Chirag Jain [CJ]: The company was started 25 years ago by my father as a merchant banking business. The idea was to build a strong merchant banking platform in India by becoming capital-efficient and helping companies raise capital. By 1996, we had become one of India’s largest merchant bankers. At the time, we had more than 51 public issues.
However, SEBI changed some regulations that allowed only category 1 type merchant bankers to participate in business. As we didn’t fall into this category, we shut the entire merchant banking division and pivoted to financial services including lending.
SMBS: How does Ashika Capital Limited work with businesses that need help raising capital?
CJ: It all came down to having personal experience in raising capital. I saw that almost every business in India, except new ones, were family businesses. Or, they were small teams. We started to understand their pain points related to finances, deployment or allocation of capital, and other requirements.
We dove deep and asked why companies wanted to raise capital. Even now, we help them realise what they really require versus what they think they require. We are upfront about it.
One such disruptor we are working with is ClearDekho, which is aiming to upend the spectacles industry by introducing products for as low as Rs. 500. Our other deals include lifestyle luxury brand House of Masaba, food chain Sweetish House Mafia, and Vipul Limited in real estate, to name a few.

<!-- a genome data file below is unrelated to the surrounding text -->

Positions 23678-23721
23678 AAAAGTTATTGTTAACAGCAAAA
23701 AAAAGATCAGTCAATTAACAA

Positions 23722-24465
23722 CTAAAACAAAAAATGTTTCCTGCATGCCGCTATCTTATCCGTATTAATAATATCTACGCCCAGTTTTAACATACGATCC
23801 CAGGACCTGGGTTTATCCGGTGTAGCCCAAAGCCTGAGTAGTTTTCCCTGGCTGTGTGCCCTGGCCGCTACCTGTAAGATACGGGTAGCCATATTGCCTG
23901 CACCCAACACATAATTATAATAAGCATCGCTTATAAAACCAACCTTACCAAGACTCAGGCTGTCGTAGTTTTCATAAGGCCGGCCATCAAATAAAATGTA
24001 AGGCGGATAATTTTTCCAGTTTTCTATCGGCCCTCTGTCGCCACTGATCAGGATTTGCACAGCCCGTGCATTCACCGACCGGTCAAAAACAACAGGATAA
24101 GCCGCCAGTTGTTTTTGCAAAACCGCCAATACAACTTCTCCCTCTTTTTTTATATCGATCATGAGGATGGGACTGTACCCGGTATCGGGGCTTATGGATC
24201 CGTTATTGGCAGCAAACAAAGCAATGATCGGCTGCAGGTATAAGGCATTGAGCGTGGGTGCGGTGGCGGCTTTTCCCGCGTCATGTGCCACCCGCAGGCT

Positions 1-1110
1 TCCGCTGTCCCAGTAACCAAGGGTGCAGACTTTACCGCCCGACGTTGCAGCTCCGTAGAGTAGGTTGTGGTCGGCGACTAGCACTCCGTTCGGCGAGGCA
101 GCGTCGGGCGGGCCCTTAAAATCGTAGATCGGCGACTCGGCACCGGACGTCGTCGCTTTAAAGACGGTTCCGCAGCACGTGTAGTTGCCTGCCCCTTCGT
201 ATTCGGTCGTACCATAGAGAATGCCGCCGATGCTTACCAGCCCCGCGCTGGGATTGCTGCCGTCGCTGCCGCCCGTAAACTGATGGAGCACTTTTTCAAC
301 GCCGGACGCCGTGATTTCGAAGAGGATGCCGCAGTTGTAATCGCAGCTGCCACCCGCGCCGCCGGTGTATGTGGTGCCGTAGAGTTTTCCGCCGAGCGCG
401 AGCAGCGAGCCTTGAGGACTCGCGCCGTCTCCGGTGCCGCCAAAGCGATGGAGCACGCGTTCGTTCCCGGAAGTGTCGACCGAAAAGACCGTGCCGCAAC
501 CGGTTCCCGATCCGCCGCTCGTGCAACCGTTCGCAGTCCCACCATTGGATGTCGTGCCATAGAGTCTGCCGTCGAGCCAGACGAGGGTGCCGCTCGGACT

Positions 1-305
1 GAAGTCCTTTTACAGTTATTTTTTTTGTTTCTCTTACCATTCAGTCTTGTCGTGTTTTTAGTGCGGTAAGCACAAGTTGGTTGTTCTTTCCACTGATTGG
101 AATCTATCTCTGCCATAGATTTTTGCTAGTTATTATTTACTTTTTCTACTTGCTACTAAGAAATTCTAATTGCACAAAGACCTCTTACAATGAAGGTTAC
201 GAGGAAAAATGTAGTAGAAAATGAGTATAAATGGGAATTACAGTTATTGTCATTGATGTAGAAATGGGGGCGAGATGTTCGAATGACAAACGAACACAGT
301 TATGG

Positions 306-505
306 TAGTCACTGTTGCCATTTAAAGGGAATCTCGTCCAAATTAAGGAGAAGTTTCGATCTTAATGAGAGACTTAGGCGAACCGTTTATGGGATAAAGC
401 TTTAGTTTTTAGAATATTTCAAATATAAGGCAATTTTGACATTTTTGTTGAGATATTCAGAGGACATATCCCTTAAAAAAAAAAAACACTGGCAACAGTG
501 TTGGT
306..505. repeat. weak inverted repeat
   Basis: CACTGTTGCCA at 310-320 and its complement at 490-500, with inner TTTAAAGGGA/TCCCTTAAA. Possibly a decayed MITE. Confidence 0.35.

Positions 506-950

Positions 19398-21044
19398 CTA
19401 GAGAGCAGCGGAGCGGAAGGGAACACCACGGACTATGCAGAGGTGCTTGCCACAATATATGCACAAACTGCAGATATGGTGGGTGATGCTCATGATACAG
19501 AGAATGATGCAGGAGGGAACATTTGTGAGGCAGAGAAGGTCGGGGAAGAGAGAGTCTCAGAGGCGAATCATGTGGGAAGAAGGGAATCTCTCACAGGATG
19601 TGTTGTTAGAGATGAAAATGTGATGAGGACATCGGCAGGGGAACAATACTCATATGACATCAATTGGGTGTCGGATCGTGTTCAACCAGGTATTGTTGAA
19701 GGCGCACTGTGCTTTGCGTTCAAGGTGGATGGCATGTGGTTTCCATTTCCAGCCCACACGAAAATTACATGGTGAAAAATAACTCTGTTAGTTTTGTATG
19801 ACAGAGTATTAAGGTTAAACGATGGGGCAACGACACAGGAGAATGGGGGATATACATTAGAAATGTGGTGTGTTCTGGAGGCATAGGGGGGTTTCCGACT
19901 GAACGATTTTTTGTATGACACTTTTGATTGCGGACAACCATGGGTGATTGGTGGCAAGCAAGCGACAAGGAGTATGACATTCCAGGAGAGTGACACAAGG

SMBS: What do businesses need to know about raising capital?
Mihir Mehta [MM]: For any SME with ambition, there are two critical parameters: growth and sustainability (and not just in operations). For growth of any business, the building block is financial capital, and then comes human capital, intellectual capital, etc. Our first thought process is about how to advise them in a hands-on way, and not only act as external advisors but get our hands dirty and bring growth-led strategies to the fore.
In terms of sustainability, we work with companies across the spectrum. Small enterprise founders are absorbed in the business. Having a larger board enables sustainability as more aspects come into focus.
SMBS: What are the main pain points for businesses?
MM: It’s important to note the differences in sizes of companies and the amount of bandwidth involved. For smaller companies, there is generally a constraint in bandwidth in operational and management terms. It is a pain point because, in the growth stage, they need sufficient operational and management bandwidth. Smaller companies need more effort and assistance from us.